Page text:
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Build Thread; Mountain Models QF-2 DLG

Old 07-08-2008, 04:47 PM
  #26  
buzzbomber
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Nice to see a build of this kit. I've been toying around with the idea of trying a DLG for a while and have narrowed it down to this kit or the DL50, since most of the composite airframes are either expensive or regarded as junk. This type of construction is more what I'm accustomed to, though I have done foam wings before. Do you see any areas that would be difficult for anyone who's built laser/die cut balsa and foam kits previously?
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Old 07-09-2008, 02:32 AM
  #27  
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Default No Problem!

Hi Matt,
The build so far hasn't presented any problems that a reasonably-experienced builder couldn't handle. There are a few newer techniques like the F/G cloth over the tail surfaces and the carbon-reinforced dihedral braces. But these are really a good entry point for composite construction and are so well-explained with both text and photos that it seems unlikely that an "unfixable" mistake would be made.
The one suggestion I'd make (and this is recommended in the instruction booklet, but not everyone does it!) is to read the whole booklet before starting. I found a few areas that caused a little head-scratching upon first reading, but as I got to later chapters, it all became clear.
Since I'm one of those who likes to know the "why" of things, this was a little disconcerting until I got to the section that answered my questions. Then came the "Aha" moment and all was well!
So, a long way of saying "Yes", great intro DLG, with some good new ideas thrown in.
Ron
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Old 07-09-2008, 04:10 PM
  #28  
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Cool! Thanks for the feedback, Ron. I think I might have my birthday present to myself picked out.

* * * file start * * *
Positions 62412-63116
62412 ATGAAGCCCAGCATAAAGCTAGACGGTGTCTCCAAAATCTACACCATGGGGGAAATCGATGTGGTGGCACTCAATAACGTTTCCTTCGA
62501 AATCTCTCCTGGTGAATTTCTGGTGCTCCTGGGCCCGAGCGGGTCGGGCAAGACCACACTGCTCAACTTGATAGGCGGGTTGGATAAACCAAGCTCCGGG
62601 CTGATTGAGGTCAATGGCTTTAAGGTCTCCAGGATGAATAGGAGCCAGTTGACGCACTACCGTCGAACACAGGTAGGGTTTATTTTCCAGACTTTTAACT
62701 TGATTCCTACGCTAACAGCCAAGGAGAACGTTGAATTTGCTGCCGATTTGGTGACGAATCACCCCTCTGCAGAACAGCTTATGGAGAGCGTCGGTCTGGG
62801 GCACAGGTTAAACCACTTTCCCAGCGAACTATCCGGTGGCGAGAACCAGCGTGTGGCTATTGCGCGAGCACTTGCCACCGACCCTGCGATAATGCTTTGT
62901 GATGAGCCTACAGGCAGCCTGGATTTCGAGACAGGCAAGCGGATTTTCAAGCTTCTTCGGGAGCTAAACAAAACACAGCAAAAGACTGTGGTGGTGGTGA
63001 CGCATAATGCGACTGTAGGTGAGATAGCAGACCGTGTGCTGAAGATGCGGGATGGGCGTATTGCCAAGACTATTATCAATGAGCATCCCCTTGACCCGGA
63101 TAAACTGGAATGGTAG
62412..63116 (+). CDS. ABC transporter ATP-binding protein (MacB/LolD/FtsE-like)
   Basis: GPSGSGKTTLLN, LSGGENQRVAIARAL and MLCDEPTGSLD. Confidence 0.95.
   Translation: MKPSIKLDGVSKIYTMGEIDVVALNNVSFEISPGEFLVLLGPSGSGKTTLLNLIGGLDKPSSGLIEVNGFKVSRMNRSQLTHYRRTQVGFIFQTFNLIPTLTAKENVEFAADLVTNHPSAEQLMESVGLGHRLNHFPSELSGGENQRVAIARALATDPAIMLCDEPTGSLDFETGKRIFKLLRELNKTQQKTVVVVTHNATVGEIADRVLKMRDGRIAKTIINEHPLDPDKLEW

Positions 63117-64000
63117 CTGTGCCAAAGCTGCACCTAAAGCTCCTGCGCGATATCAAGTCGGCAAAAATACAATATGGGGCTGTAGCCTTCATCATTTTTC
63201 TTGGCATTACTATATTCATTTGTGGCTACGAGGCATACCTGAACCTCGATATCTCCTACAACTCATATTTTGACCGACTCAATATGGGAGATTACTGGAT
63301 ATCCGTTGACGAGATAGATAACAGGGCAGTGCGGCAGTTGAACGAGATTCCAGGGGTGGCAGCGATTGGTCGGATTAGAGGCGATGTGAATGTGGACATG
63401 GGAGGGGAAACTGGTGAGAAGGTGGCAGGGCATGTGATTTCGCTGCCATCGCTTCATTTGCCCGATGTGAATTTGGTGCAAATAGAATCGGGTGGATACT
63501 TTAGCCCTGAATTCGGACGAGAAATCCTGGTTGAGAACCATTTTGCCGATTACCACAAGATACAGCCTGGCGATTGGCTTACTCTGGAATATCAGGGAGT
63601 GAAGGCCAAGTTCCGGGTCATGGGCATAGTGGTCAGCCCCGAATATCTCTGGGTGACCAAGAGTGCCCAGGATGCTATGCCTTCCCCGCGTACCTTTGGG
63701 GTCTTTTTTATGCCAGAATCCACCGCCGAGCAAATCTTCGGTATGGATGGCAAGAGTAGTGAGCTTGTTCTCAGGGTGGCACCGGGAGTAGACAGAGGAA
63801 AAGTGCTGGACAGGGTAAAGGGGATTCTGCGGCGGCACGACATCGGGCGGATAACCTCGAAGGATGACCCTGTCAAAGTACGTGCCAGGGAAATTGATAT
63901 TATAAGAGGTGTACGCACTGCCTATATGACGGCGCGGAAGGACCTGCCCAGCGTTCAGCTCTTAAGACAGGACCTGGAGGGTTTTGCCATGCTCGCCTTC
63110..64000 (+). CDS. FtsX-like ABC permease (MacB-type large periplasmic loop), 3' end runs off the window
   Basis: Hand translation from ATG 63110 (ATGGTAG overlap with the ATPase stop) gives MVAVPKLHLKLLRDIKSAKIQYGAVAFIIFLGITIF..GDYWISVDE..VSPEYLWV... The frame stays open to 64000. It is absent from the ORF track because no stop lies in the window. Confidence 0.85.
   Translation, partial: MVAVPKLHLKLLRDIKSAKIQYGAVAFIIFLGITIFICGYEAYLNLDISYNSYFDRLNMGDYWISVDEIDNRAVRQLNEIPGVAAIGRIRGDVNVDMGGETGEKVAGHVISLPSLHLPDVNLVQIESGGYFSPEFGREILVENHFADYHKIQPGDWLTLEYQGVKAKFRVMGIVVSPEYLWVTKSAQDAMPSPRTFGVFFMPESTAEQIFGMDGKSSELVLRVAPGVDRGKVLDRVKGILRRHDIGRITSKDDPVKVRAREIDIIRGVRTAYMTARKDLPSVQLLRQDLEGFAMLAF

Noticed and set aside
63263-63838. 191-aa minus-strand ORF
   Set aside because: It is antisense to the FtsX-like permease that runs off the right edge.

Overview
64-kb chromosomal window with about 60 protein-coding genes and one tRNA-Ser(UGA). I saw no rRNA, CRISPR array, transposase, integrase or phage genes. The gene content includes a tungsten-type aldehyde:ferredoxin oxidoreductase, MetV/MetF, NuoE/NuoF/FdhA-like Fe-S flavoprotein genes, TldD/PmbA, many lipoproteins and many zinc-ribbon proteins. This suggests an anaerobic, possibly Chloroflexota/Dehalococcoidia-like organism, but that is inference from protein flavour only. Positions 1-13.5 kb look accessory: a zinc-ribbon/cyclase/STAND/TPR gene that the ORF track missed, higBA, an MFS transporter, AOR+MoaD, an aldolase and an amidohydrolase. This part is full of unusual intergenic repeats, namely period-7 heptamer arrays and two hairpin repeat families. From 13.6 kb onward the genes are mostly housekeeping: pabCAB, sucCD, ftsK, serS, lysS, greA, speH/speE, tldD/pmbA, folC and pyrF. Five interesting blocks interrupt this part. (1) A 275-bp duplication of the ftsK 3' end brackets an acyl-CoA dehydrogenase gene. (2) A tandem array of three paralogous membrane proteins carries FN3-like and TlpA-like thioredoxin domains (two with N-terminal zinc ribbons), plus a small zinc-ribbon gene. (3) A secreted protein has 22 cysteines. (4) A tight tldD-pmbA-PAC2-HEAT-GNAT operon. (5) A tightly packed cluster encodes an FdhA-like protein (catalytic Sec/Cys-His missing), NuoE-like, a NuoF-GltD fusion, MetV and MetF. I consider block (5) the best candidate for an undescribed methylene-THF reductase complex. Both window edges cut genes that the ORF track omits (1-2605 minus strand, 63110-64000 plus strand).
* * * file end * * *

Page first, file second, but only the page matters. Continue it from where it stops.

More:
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Old 07-10-2008, 02:30 AM
  #29  
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Default Wing Work

Hi Matt,
Yes, I hope you get one, you won't be sorry!
Here's the ribs glued to the spars (only) and the trailing edges.
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Old 07-10-2008, 12:12 PM
  #30  
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Default More Wing Work

Here's the next stage of the wing construction, and should clarify why the ribs were glued to the bottom spars only, not the sheeting. This was one of those "Aha" moments I mentioned.
The airfoil has Phillips Entry, a slight upsweep on the lower leading edge.
(1) Front of ribs before gluing to sheet.
(2) A 1/16" shim is placed under the leading edge of the sheet, or you can lift it with your fingers, pressing down on the spar at the same time. It may sound tricky, but the instructions explain to quite well. I ended up using a full-span (half-span, actually) scrap from the rib material. Each rib is then glued to the bottom sheet as the upsweep is held in place.
(3) Right wing done.
(4) Both wings done, you can see that I've moved the shim to the left wing.
(5) Added rib "1A" to center.
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Old 07-11-2008, 07:44 PM
  #31  
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just pulled the trigger - will be watching this thread for tips.
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Old 07-12-2008, 01:55 AM
  #32  
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Default Vertcal Webs, 2 Methods

Way to go, Matt! Hope you enjoy your QF II.
In addition to the sheeting, the spars have front and rear webs, which form a "box" spar, one of the strongest structural elements used on wings. When the top sheeting is added it will form a "D" tube leading edge, another very strong technique.
Here's the web installation. The instructions have a somewhat hard-to-follow method that uses pins to mark alternating rib bays, so that you only glue in every other web, and the pins hold the spar (and the rest of the wing) flat on the board. Once you read it through, it makes sense and insures a warp won't be built in. Then you remove the pins and add the missing webs.
I understand that any kit must be made to be as foolproof as possible and Mountain Models is one of the best at this. They know that their kits will be built by modelers with a wide range of experience (or inexperience, as the case may be) so great care is taken to avoid the common pitfalls.
Having said that, I prefer to install all the webs at the same time. I know there's a possibility of warping the wing this way, but by using "medium" CA and holding the wing down with my thumb while also holding (each) web in place has worked for me many times. This is what I did.
Sorry if this is a long post, but there may be newer builders watching this and since I deliberately deviated from the instructions, it seemed important to explain why, and what the consequences might be.
I'm not saying one method is better than another. It's a choice, a personal preference.
(1) Wings with webs in place, not glued yet.
(2) Webs glued in, took about 30 minutes.
(3. 4, 5) Close up of webs, glued in.